The recent army gains come despite the persistent financial and military support that many foreign states have been providing to the since 2011 to bring about the ouster of .
ISIS enters Palmyra
BEIRUT: Fighters of the Daesh group on Saturday re-entered Syria’s famed ancient desert city of Palmyra from which they were driven out eight months ago, a monitor said.
“IS entered Palmyra on Saturday and now occupies its northwest. There is also fighting with the army in the city center,” said Rami Abdel Rahman of the Syrian Observatory for Human Rights.
The jihadists began an offensive in recent days near the town which is on UNESCO’s world heritage list.
In May last year, Daesh seized several towns in Homs province including Palmyra, where they caused extensive damage to many of its ancient sites.
They were ousted from Palmyra in March by Syrian regime forces backed by Russia.
ISIS captures Palmyra
AMMAN/BEIRUT: Daesh militants on Saturday captured most of the ancient city of Palmyra after penetrating Syrian regime’s army defenses and securing strategic heights around the ancient city in eastern Syria following a surprise assault, a monitoring group and rebels said.
The UK-based Syrian Observatory for Human Rights said there were fears for the lives and safety of civilians inside the city because many of them were pro-regime.
The opposition and the war monitor said with the exception of the southern parts, most of the city was now in the hands of the militants who had waged an attack on several fronts.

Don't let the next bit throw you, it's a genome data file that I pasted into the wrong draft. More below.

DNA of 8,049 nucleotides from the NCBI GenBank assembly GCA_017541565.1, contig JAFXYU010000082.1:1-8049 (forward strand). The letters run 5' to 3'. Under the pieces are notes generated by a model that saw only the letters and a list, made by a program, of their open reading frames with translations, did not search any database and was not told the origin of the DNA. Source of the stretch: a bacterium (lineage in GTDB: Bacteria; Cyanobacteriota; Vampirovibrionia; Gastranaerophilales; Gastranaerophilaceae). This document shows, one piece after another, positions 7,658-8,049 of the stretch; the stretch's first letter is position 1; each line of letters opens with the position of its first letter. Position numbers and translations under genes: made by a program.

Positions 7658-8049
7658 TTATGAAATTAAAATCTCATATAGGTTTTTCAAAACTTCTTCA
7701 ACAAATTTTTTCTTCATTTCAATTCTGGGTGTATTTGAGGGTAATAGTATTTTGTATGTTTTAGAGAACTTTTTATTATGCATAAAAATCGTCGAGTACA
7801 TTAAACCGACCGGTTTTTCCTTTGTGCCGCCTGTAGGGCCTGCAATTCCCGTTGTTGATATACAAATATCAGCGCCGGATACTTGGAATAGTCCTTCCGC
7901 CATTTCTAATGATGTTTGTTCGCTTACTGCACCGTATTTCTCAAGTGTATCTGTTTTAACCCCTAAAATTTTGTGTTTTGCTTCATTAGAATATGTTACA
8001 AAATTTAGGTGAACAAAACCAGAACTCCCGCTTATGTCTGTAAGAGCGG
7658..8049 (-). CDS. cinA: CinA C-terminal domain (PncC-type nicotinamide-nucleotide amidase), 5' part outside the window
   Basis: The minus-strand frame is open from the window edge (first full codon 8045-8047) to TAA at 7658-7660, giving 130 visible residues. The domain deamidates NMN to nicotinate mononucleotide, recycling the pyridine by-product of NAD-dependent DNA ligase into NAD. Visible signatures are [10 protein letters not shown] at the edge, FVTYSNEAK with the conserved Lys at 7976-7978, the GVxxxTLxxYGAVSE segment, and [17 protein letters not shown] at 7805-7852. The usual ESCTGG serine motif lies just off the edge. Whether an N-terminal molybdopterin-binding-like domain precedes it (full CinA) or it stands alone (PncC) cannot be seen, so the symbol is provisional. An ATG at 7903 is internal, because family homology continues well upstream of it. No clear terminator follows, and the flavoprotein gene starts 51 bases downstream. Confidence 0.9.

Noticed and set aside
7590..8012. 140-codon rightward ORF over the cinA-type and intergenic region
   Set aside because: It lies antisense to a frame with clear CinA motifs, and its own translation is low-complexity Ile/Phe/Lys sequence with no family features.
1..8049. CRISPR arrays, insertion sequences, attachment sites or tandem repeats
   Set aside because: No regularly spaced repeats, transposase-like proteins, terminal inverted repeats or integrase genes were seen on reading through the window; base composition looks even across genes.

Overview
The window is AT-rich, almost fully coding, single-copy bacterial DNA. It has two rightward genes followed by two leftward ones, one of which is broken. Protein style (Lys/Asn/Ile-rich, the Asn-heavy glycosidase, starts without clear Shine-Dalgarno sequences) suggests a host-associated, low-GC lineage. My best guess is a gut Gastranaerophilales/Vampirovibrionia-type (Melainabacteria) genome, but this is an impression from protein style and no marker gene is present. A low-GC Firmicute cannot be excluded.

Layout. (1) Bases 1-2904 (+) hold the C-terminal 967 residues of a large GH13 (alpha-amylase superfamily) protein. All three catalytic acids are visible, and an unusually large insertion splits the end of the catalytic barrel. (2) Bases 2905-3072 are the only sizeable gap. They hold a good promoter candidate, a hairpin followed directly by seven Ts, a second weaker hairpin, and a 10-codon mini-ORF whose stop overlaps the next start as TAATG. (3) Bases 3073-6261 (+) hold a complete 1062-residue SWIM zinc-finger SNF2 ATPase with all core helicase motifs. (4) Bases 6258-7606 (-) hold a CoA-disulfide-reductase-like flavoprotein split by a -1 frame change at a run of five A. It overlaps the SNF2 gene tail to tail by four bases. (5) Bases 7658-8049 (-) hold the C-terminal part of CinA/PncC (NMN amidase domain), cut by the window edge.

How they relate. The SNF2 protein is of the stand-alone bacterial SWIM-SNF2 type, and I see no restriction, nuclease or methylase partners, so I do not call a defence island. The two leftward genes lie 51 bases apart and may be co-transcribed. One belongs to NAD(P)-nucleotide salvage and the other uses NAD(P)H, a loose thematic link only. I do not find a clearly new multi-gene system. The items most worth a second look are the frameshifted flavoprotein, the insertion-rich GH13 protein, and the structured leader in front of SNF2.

Meanwhile, the regime’s army tightened its grip Saturday on opposition fighters besieged in Aleppo along with thousands of civilians.
Airstrikes pummeled the shrinking opposition enclave in east Aleppo as US Secretary of State John Kerry said the regime’s “indiscriminate bombing” amounted to crimes against humanity.
Western powers meeting in Paris called for peace talks to resume and for civilians to be allowed to leave Aleppo, where tens of thousands have already fled the offensive.
UN Syria envoy Staffan de Mistura said the world is watching “the last steps” in the Aleppo battle and evacuating civilians must be a priority.
Meanwhile, the US-led coalition has killed a key leader of Daesh in Syria, the Pentagon said on Saturday.
“Coalition warplanes targeted and killed Tunisian Boubaker Al-Hakim, in Raqqa, Syria” on Nov. 26, Pentagon spokesman Ben Sakrisson said in a statement.
“Al-Hakim was a Daesh leader and longtime terrorist with deep ties to French and Tunisian radical elements,” he added.